Thursday, November 6, 2014

Starrcade Was Turning Japanese

When you think of "The Granddaddy Of Em All," Starrcade, you think of huge NWA supercards held in November or December.  Japan, The Tokyo Dome, or the month of March usually aren't in the equation, unless you're thinking back to 1991.  Ric Flair was still holding "Big Gold," WCW had just broken away from the NWA, and stars such as Sting, Lex Luger, and The Steiner Brothers were at the top of the card. An alliance between WCW and New Japan Pro Wrestling was born, thus creating the first Starrcade '91, or WCW Japan SuperShow as it was known here in the United States.

It was a star-studded card headlined by Flair defending the championship against Tatsumi Fujinami.  It was this match that led to the main event of the first WCW SuperBrawl event a few months later.  At the time, WCW seemed to be trying to position SuperBrawl against WrestleMania and replace Starrcade as its biggest yearly event.  I've always felt that, despite respect from a wrestling standpoint, the Flair-Fujinami rematch wasn't the main event to use to build a new supershow, but that's another argument for another time.

Although WCW was gone from the practice of event-specific programs, NJPW produced an amazing looking publication that was sold at the Tokyo Dome.  It is an oversized glossy program in the style that the WWF would not adopt for a few years.  Perhaps as a reflection in the advancement in photography by the Japanese, wrestling publications from their country almost always have a modern look and feel that holds up today.

Kicking off the program is a proclamation from James (Jim) Herd.  It is presented in both Japanese and broken English.  For those of you that have heard Jim Cornette rant about the former WCW Vice President, you can only imagine what the "Louisville Lip" would make of this. This is the WCW side of the program, and traditionally the "American" side.  Publications in Japan are generally read in what Americans would consider a "backwards" format, due to how their language is printed.  The other side of this program has a NJPW logo cover and contains opening statements from their officials at the time as well as their own rundown of the card.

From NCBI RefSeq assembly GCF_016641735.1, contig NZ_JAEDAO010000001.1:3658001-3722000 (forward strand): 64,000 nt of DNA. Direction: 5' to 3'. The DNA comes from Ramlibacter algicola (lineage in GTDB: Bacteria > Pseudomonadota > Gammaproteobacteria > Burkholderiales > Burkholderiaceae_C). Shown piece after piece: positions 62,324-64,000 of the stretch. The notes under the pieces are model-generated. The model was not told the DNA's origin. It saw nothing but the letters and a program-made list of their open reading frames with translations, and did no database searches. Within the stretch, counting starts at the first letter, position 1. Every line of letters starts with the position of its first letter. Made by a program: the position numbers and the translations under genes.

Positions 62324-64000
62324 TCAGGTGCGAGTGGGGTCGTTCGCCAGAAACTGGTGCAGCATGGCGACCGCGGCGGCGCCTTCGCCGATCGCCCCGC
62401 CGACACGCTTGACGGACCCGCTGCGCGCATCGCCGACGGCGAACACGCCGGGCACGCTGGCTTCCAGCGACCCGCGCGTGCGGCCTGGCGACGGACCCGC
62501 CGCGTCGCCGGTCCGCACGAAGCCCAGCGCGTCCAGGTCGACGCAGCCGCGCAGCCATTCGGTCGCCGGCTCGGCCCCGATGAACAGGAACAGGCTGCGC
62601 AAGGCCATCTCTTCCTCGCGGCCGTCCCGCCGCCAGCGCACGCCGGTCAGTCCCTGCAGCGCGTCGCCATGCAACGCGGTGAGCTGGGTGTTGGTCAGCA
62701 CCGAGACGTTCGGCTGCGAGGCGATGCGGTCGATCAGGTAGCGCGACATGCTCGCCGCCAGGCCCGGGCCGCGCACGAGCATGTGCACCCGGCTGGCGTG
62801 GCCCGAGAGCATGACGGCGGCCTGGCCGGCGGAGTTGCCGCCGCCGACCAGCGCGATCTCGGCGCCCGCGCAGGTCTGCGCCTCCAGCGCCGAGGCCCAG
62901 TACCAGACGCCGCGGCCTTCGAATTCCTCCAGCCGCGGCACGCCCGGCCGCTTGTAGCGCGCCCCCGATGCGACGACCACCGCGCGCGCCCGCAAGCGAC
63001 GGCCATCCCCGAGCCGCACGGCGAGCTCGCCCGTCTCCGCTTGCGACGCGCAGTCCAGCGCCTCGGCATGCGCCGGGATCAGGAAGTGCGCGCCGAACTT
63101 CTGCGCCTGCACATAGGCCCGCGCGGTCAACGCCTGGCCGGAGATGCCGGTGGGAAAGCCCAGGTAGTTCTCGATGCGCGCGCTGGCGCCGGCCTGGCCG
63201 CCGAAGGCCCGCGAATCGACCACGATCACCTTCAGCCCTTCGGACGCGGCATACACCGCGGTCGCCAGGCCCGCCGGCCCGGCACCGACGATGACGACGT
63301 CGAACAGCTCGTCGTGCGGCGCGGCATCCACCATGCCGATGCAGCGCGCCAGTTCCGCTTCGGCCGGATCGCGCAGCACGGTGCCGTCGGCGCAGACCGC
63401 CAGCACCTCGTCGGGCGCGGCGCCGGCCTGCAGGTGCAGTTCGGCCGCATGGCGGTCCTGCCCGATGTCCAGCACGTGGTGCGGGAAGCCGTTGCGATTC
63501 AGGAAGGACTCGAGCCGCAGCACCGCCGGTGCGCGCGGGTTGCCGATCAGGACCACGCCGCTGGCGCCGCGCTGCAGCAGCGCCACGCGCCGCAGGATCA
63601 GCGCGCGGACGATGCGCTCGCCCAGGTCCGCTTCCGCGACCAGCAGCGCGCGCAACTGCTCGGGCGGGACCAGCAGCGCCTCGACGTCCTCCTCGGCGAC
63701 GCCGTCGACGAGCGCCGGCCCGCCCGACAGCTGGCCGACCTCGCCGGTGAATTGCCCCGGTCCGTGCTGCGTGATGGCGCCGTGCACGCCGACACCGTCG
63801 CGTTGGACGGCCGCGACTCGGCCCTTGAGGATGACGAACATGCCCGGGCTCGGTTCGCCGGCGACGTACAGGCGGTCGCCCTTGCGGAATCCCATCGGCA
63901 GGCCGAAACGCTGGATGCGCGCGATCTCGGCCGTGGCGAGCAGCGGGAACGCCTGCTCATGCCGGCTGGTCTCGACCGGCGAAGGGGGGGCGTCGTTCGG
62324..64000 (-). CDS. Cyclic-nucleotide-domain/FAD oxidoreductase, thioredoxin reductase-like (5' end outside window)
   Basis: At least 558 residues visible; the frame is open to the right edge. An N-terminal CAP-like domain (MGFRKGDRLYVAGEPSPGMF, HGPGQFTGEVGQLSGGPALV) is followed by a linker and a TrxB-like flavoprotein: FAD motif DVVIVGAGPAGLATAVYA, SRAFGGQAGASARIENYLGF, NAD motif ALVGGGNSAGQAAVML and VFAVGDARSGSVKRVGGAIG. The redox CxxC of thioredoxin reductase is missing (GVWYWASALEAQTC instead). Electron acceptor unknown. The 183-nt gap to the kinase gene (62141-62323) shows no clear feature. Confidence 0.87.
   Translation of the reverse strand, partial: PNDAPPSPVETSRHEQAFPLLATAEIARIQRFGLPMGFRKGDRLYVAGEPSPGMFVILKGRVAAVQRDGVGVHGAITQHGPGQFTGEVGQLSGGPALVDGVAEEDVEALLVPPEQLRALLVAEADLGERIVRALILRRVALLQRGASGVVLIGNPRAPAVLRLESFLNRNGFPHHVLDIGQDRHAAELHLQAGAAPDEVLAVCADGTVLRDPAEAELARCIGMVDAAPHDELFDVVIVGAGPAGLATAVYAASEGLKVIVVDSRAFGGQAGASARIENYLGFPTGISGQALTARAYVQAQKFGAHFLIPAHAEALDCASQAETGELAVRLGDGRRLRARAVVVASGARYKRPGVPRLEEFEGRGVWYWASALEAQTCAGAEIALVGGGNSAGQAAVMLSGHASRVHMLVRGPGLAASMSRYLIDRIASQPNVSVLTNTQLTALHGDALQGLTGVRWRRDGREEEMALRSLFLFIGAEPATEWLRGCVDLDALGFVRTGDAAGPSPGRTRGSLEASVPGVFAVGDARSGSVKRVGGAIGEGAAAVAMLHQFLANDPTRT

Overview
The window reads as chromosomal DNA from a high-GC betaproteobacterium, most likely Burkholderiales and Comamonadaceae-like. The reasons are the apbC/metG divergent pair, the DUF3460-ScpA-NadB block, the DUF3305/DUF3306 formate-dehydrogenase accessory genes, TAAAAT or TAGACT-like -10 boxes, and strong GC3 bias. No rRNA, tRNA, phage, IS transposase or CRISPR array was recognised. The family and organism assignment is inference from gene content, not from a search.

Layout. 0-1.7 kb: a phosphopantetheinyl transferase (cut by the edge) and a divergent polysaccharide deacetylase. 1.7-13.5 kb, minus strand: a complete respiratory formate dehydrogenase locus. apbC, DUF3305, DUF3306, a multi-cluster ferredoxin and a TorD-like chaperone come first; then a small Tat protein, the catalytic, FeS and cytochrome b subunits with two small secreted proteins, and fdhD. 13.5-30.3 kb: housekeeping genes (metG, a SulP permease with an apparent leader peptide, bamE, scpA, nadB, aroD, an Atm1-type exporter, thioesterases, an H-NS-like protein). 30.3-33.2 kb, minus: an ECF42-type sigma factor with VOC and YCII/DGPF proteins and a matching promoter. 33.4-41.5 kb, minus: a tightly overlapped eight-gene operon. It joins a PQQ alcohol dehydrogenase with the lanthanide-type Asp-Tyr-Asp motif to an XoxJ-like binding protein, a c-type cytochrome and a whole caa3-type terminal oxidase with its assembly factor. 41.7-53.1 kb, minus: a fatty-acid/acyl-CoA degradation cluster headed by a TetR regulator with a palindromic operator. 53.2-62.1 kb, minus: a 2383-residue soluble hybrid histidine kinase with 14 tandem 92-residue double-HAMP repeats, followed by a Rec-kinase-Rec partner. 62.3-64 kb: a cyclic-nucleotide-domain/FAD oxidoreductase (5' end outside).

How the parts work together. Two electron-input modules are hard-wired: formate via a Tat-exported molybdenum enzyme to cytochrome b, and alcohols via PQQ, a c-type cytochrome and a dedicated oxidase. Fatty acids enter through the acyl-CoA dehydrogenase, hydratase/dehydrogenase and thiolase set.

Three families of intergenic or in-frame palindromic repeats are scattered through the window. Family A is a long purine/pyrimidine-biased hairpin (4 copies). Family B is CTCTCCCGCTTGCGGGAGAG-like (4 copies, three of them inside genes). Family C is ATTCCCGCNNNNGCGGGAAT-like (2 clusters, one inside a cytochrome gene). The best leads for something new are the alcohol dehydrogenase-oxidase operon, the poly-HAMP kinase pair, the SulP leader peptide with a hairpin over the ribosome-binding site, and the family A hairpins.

To say that the card was star-studded is almost an understatement.  The top WCW and NJPW talent of the day is featured as well as men like Big Van Vader and Bam Bam Bigelow who competed regularly on both continents.  Sting battled his longtime rival The Great Muta in a match that would make any classics list, while El Gigante took on "Big Cat" Hughes probably to appease Japanese wrestling fans longtime fascination with "big man" wrestlers. 

WCW merchandise from the era is shown several times throughout, including the Wrestling Wrap-Up magazine and many now-collectible shirts.  One page displays merchandise made exclusively for this Starrcade In Japan event.  A pair of what appear to be pre-paid phone cards are particularly interesting looking.  T-shirts and even a beach towel were offered, but the crown jewel has to be the shiny silver Starrcade In Japan jacket.  With Ribera Steakhouse jackets becoming more and more common among Japanese wrestling lore, I would imagine that this jacket would be considerably rarer.  There's a treasure for puroresu collectors to hunt!

Interestingly, the ads are not limited to wrestling related goods.  Full page ads appear several times throughout the program for liquor, food, and other items.  Japanese ads often appeared quirky to Americans back in those days, as was often lampooned by shows like The Simpsons.  If you haven't sought out commercials featuring Hulk Hogan singing or Abdullah the Butcher frolicking on a beach with a young Japanese girl, you truly need to.  Nonetheless, in this program we see a rather creepy ad featuring a robot holding a baby in a wooded area, and girls dressed as Geisha advertising what is probably a ramen-style soup.

Although three of these SuperShows (all labeled Starrcade in Japan) were produced altogether and eventually sold in the United States on pay-per-view, this 1991 event is the only one to be released on VHS.  It was released as "Rumble In The Rising Sun" and appeared in many rental stores at the time.  All three would definitely be great additions to WWE Network, especially since "all" pay-per-views are supposed to be included.  So while these events aren't included in the regular Starrcade chronology, all are interesting footnotes in the history of both WCW and NJPW.

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